Monday I dyed some bare Merino wool from Knitpicks. A month ago I bought three 100g hanks of fingering weight yarn and three jars of Jacquard dye in the colors Sky Blue (621), Lilac (612), and Chartreuse (628). My original plan was to knit the finished yarn into a triangular shawl. And if things didn't work out and all I got was a muddy mess, I could knit a nice pair of socks. After dreaming a lot about the what, how, and wherefores, it was time for the when. Now.
I have had only one previous experience with dyeing, and that was the tie-dye party at Grace's last fall. I was the "newbie" that she mentions in her post. We dyed mostly cottons that day, which can be done without heat but with caustic soda ash. Protein fibers, like wool, use acid dyes and the dye is set by steaming or boiling. You can use simple white vinegar as the acid. So I was excited about dyeing my own wool, but a little apprehensive, too.
The book I have on dyeing fibers, Color in Spinning, by Deb Menz is a comprehensive tutorial in how to dye fibers for later spinning into yarn. She goes into color theory, the chemistry of dyes, DOS, WOF (more acronyms!), all the nitty gritty detail which I am sure I will get into someday if I continue to dye my own stuff. But I wanted to do something more simply this first time. I don't know about you, but my work as a violinist is so intense, so detailed, that when I am doing my hobbies, I just wanna have fun!
So I searched the web for more instruction, and found that just about anything goes. You can boil the yarn in a pot on the stove, cook it in a slow cooker, steam it in a wok, or microwave it! Microwave, I thought, now there's a good use for a microwave. I don't use mine to cook food anymore (and I will get to blogging about that someday) and they warn you not to use the same microwave you cook with to dye yarn. If you boil the yarn in a pot, you get one color or a random mix of whatever colors you put in without stirring too much. A wok can be used for separate dishes of dye solution and then you dip the yarn part way in one dish, part way in another, etc. But there are several ways to dye yarn in a microwave to get multi-colored effects and narrow bands of color which is what I wanted.
It took two trips to the store to get supplies: plastic tubs, plastic wrap, paper towels, rubber gloves, a mask, hooks to hang the wet yarn up to dry, and I still hadn't made up my mind exactly which method I was going to use and I didn't decide until the last moment. I also bought some plastic condiment bottles for mixing the dyes. When you put the powdered dye into the bottle there is only a small opening for any of the dust to escape. Breathing the powder is what is dangerous about these dyes. I was then able to squirt the colors onto the yarn exactly where I wanted them to go.
Microwave zapping only takes a few minutes, but the preparation time can be quite long as any cook knows. First I spread out some newspapers on the counter and on top of that overlapping thicknesses of the plastic wrap. I had soaked the yarn overnight in cold water with a little dishwashing liquid to make sure it was thoroughly wet. Donning my mask (in chem class we were constantly being reminded to put on our goggles), I mixed the dye solution in the plastic bottles. First 1/2 teaspoon of the dye, then 1/4 cup of vinegar, and finally 1/2 cup of water went into the condiment bottles, and holding my gloved hand over the tip, I shook it all up until the powder was completely dissolved. I decided to use only the three colors straight from the jar with no mixing.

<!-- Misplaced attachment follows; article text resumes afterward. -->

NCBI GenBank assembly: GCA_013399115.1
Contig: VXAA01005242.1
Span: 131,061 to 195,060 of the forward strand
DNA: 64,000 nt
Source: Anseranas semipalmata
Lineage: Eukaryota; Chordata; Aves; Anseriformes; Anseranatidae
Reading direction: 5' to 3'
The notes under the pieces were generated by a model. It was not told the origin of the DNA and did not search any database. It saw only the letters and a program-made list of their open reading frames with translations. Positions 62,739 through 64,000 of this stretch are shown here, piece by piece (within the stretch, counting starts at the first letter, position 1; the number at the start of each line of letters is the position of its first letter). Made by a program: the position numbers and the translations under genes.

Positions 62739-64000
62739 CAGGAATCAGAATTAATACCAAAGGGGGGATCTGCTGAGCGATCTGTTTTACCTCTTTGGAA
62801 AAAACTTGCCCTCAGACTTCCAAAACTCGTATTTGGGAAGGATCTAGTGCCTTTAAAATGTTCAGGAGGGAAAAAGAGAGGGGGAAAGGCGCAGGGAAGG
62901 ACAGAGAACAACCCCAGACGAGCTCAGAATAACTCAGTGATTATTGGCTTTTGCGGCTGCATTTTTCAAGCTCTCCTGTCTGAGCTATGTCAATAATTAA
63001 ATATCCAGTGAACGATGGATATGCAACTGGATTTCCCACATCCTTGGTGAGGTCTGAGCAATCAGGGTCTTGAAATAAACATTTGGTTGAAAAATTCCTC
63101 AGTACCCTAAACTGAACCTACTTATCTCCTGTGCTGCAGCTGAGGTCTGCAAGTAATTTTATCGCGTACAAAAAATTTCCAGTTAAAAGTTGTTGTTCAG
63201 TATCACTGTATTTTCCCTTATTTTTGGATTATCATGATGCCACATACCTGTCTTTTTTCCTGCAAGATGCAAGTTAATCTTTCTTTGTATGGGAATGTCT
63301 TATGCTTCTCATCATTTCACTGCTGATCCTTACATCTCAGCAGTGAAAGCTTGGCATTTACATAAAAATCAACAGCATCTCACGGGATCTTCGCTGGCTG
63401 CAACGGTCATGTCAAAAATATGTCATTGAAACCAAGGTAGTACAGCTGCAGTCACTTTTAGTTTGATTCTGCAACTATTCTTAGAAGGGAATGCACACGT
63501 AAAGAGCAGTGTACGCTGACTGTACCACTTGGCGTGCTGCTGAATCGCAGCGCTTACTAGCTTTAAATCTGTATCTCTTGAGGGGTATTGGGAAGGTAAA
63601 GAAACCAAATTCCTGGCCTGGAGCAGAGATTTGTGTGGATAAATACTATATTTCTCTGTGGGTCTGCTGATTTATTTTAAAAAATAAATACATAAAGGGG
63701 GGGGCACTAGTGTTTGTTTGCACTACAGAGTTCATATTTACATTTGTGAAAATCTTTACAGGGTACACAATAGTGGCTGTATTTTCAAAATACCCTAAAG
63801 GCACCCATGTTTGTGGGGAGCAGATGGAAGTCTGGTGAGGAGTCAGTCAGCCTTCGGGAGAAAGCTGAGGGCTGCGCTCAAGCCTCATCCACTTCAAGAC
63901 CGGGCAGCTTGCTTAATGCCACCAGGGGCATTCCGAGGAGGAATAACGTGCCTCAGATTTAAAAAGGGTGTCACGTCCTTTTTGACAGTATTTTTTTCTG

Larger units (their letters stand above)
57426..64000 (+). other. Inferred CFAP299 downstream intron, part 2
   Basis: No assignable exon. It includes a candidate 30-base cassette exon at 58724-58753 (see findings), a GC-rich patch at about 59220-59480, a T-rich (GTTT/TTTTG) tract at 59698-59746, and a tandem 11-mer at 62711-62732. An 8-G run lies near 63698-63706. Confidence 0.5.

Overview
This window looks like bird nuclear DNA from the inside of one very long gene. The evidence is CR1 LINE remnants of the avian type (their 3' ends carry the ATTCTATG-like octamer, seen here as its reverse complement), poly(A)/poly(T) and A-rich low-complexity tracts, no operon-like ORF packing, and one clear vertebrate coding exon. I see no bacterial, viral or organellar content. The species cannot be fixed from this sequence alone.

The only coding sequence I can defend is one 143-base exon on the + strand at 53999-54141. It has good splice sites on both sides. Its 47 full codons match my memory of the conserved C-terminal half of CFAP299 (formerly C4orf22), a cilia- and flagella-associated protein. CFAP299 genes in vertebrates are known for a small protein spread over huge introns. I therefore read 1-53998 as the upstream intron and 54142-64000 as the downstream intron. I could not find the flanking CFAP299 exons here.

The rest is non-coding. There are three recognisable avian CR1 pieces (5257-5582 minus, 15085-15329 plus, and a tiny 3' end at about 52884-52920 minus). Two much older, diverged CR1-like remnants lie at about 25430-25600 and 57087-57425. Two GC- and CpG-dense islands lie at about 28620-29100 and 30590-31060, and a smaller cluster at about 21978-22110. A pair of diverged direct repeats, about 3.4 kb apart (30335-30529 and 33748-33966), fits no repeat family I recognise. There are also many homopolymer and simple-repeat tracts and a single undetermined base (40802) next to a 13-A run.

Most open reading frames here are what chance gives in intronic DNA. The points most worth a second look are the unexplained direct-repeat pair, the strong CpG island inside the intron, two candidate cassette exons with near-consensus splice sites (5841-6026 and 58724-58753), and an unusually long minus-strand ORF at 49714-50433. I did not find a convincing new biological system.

After squeezing the water out of the yarn gently with my hands, I spread the hanks out on the plastic wrap and started to squirt. Variegated yarn can present problems when knitting because depending on the length of your row and the length of the color on the yarn, you get stripes, mottled colors, blotches of color, or weird moiré patterns. I had discovered this unfortunate fact when I made the leg warmers. Keeping things simple, I decided to have medium length color strips and I wanted blue to be the mediator between the lilac and the chartreuse. I didn't know how much the colors would run together and while blue and green mix together well, and blue and purple also, I wasn't sure what I would get with lilac and chartreuse.
So I squirted the ends with the lilac and chartreuse, and put the blue in the middle. This would also make the purple and chartreuse longer color lengths and the blue shorter, but the blue would come more often. I was trying to get some randomness in the colors while still having the three hanks very similar if I wanted to knit them all into one project. After taking this picture, I squirted on more dye until the blue and lilac were gone and only a little of the chartreuse was left. I then massaged the colors into the yarn to spread it more evenly and close the gap between colors. I didn't want any white in my final product. One spot that might not get enough dye is at the ends of the hanks where they are tied together, so I gave these spots an extra squirt.
It was only after I had painted the yarn that I decided to use the sausage method to microwave them. I didn't want the two ends touching each other. So I wrapped each hank in two layers of plastic wrap like sausages and coiled them up. This had the added benefit that I would only need one pan or plastic tub to cook them in instead of three separate tubs. That would have taken a lot longer and might not guarantee consistent results.
To be continued...
Fiber Fun Part 2